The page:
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Beware the Thailand King’s New Power Play
Image Credit: Wikimedia Commons

Beware the Thailand King’s New Power Play

 
 

The recent reorganization of the Privy Council of Thailand – long held as a key body serving the monarchy in Thailand – may not have been on the radar of outsiders with so many other headlines about Thailand’s wider politics as well as regional developments more generally.

Yet the developments in this respect warrant attention. The king’s decision to evict old members of the Privy Council close to his late father, King Bhumibol Adulyadej, the stripping of the power from its president, General Prem Tinsulanonda, as well as the appointment of his close confidants as new Privy Councilors, suggests that, more than just a process, this is part of the growing aggrandizement of political power of Thailand’s new King Maha Vajiralongkorn, or King Rama X.

By its nature, the Privy Council is an advisory and implementing body serving the king. At a deeper level, however, it represents a dominant power function in politics, as can be seen since its establishment in 1874 during the reign of King Chulalongkorn. The king set up the Privy Council, whose members were recruited from the Council of State, also founded in the same year, to break the power of Chaophraya Si Suriyawongse. Hence, traditionally, the Privy Council has been assigned a quintessentially political role; the significance of this role had notably increased during the reign of the late King Bhumibol.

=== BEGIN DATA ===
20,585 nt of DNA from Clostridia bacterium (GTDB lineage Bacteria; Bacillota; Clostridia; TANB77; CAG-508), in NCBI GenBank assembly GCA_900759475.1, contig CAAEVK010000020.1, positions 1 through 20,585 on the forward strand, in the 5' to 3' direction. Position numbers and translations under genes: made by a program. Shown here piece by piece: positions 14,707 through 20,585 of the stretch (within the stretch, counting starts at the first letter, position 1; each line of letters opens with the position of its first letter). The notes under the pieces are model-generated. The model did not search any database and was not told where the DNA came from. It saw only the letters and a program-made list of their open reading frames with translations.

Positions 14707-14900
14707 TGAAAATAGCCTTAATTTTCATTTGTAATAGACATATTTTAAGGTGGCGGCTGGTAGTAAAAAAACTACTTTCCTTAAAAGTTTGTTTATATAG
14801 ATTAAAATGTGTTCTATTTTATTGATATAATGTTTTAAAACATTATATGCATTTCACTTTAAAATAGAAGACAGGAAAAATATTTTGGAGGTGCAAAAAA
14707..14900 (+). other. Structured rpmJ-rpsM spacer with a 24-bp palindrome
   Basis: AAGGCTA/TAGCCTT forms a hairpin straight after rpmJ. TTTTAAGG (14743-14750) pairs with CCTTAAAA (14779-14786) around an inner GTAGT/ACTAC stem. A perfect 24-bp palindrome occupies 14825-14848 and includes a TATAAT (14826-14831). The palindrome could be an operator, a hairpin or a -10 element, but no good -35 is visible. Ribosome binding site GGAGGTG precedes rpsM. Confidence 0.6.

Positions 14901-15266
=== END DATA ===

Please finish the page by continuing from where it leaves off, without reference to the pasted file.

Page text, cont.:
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Undoubtedly, the Privy Council is an integral part of the monarchy. As King Bhumibol embarked on a lifelong project to transform a near-extinct monarchy to the country’s most powerful institution, the Privy Council’s position was also elevated. As Paul Handley argued in his influential book on the Thai monarchy, “The Privy Council in the modern era is more of a Royal Interests Section, which not only collects information for the King, but also works actively to defend the monarchy and propagate its message.”

With the king’s blessing, the Privy Council has emerged as an authoritative entity, working outside the constitutional framework to compete with other elite groups for administrative and political power. Quite often, it fiercely protected its own interests in the name of safeguarding the monarchy, thereby highlighting the co-dependent nature of the relationship. For instance, the lèse-majesté law has become a weapon to undermine the enemies of the throne and the Privy Council.

It is however important to recognize that the Privy Council is not monolithic. There were factions within the Privy Council that constructed different kinds of relationships with other power nodes outside their own networks.

Successive coups have over the years strengthened the partnership between the Privy Council and the military. The Privy Council played its part in endorsing past coups, including the most recent one in May 2014. Prem, in the aftermath of the coup, openly praised the coup makers for being a force that moved Thailand forward. This underlined the quintessential role of the Privy Council as an engine behind the Thai politics.